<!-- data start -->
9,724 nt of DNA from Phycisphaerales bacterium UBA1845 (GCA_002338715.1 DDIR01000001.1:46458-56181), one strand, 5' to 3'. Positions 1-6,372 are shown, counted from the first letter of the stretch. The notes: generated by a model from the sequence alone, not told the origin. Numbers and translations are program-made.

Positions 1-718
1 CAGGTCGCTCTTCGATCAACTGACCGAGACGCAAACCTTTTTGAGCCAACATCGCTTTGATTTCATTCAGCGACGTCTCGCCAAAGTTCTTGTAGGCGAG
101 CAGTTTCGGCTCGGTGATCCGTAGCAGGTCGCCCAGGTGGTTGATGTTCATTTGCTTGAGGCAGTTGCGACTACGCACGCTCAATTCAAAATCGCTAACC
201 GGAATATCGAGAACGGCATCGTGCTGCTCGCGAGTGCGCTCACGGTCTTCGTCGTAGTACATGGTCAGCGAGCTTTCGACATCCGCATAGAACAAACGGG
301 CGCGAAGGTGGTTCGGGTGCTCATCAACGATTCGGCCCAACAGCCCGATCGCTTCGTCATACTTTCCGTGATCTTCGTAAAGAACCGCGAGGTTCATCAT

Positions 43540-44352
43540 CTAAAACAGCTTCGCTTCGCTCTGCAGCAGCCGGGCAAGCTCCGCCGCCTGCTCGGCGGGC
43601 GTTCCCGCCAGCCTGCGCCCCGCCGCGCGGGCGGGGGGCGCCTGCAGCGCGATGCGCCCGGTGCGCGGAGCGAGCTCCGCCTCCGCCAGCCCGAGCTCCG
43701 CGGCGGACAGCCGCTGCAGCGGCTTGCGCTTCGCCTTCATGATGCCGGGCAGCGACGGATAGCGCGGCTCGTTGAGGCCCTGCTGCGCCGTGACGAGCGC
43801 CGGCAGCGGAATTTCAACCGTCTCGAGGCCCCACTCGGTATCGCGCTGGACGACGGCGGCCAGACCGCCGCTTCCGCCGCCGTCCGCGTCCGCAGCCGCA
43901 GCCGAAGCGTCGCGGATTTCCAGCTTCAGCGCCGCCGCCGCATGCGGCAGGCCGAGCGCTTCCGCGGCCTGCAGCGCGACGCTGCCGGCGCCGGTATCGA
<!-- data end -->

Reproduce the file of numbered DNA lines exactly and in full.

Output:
9,724 nt of DNA from Phycisphaerales bacterium UBA1845 (GCA_002338715.1 DDIR01000001.1:46458-56181), one strand, 5' to 3'. Positions 1-6,372 are shown, counted from the first letter of the stretch. The notes: generated by a model from the sequence alone, not told the origin. Numbers and translations are program-made.

Positions 1-718
1 CAGGTCGCTCTTCGATCAACTGACCGAGACGCAAACCTTTTTGAGCCAACATCGCTTTGATTTCATTCAGCGACGTCTCGCCAAAGTTCTTGTAGGCGAG
101 CAGTTTCGGCTCGGTGATCCGTAGCAGGTCGCCCAGGTGGTTGATGTTCATTTGCTTGAGGCAGTTGCGACTACGCACGCTCAATTCAAAATCGCTAACC
201 GGAATATCGAGAACGGCATCGTGCTGCTCGCGAGTGCGCTCACGGTCTTCGTCGTAGTACATGGTCAGCGAGCTTTCGACATCCGCATAGAACAAACGGG
301 CGCGAAGGTGGTTCGGGTGCTCATCAACGATTCGGCCCAACAGCCCGATCGCTTCGTCATACTTTCCGTGATCTTCGTAAAGAACCGCGAGGTTCATCAT

Positions 43540-44352
43540 CTAAAACAGCTTCGCTTCGCTCTGCAGCAGCCGGGCAAGCTCCGCCGCCTGCTCGGCGGGC
43601 GTTCCCGCCAGCCTGCGCCCCGCCGCGCGGGCGGGGGGCGCCTGCAGCGCGATGCGCCCGGTGCGCGGAGCGAGCTCCGCCTCCGCCAGCCCGAGCTCCG
43701 CGGCGGACAGCCGCTGCAGCGGCTTGCGCTTCGCCTTCATGATGCCGGGCAGCGACGGATAGCGCGGCTCGTTGAGGCCCTGCTGCGCCGTGACGAGCGC
43801 CGGCAGCGGAATTTCAACCGTCTCGAGGCCCCACTCGGTATCGCGCTGGACGACGGCGGCCAGACCGCCGCTTCCGCCGCCGTCCGCGTCCGCAGCCGCA
43901 GCCGAAGCGTCGCGGATTTCCAGCTTCAGCGCCGCCGCCGCATGCGGCAGGCCGAGCGCTTCCGCGGCCTGCAGCGCGACGCTGCCGGCGCCGGTATCGA